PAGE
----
JotSpot co-founder and CEO Joe Kraus about their latest product release, pre-packaged "wiki applications". We also discussed the Web Office, which I will post about separately on ZDNet. JotSpot's latest product is a prebuilt wiki. Basically it's a wiki with set templates and functionality, making it easy for people to use 'out of the box' for specific uses. These so-called "wiki applications" will also have web app-like functionality such as mashups, calendars, blogging systems, etc. So they are more than simply wiki pages, they are full-fledged web applications.Today I spoke to
The first two products out the door are Class Reunion Planner and Bug Reporter, but Kraus told me they are planning 30-50 such products this year alone. Plus JotSpot will be enabling third parties to create custom wiki applications - and onsell them. It's quite the wiki app ecosystem that JotSpot is planning...
JotSpot Class Reunion Planner
JotSpot's company strategy is to be "a platform for building collaborative web applications". Currently their reputation is as a hosted wiki company, because the wiki was the first application they rolled out.
During 2005, says Joe, they discovered that people used their wikis for a lot of different uses. On a personal level they used them for planning class reunions, family reunions, planning a wedding, making associations, organizing their sports teams. While on the work level, people used JotSpot wikis in 2005 for things like project management, building an intranet, tracking bugs, running a recruiting process, as an event calendar, etc. However JotSpot found that people had problems adapting their wikis for each specific purpose.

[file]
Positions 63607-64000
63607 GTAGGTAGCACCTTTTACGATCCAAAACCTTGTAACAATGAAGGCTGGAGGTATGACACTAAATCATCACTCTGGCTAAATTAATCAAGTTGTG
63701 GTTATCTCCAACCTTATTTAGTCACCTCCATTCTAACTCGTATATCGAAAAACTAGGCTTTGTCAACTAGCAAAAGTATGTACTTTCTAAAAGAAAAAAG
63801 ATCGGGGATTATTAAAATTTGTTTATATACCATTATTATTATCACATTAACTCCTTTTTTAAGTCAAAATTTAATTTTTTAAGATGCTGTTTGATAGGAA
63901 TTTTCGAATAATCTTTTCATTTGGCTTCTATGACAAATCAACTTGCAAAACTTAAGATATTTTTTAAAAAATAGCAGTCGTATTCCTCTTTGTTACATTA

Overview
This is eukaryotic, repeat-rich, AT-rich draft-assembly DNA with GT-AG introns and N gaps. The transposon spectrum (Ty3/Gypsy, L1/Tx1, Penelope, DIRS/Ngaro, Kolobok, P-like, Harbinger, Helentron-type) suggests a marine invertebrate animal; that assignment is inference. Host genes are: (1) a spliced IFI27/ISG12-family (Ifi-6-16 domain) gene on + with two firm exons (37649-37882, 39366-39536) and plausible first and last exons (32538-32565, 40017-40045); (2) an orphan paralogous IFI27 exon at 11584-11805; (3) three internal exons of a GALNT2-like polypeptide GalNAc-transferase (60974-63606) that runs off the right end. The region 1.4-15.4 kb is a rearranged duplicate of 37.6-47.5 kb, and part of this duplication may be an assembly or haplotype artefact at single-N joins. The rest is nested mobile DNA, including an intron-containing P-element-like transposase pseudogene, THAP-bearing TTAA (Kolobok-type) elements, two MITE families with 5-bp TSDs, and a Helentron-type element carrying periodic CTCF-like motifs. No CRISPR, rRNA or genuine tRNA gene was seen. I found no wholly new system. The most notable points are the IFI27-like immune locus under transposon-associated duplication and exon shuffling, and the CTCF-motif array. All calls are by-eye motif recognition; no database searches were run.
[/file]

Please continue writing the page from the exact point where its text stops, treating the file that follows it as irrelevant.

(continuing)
So the theory behind the new pre-packaged wiki applications, is to enable people to utilize wiki technology for the kinds of use cases Joe outlined above.
JotSpot Bug Reporter
The Bug Reporter is a fully-functional bug tracking application, in the form of a wiki. It'll cost $49.95 per month. The JotSpot Class Reunion Planner (cost: $39.95 per year) seems aimed at the post-Facebook.com crowd, potentially a lucrative business. As well as enabling the usual wiki functionaility of reading and writing a webpage, JotSpot's product has links to online maps, blogging tools, and other information from the Web - such as popular songs and movies from your graduation year (coincidentally the demo Joe showed me was for 1989, my graduation year from high school -- Paula Abdul and Milli Vanilli were big back then... um, apparently...).
Tomorrow I'll post the second half of my interview with Joe Kraus, in which we discussed the Web Office.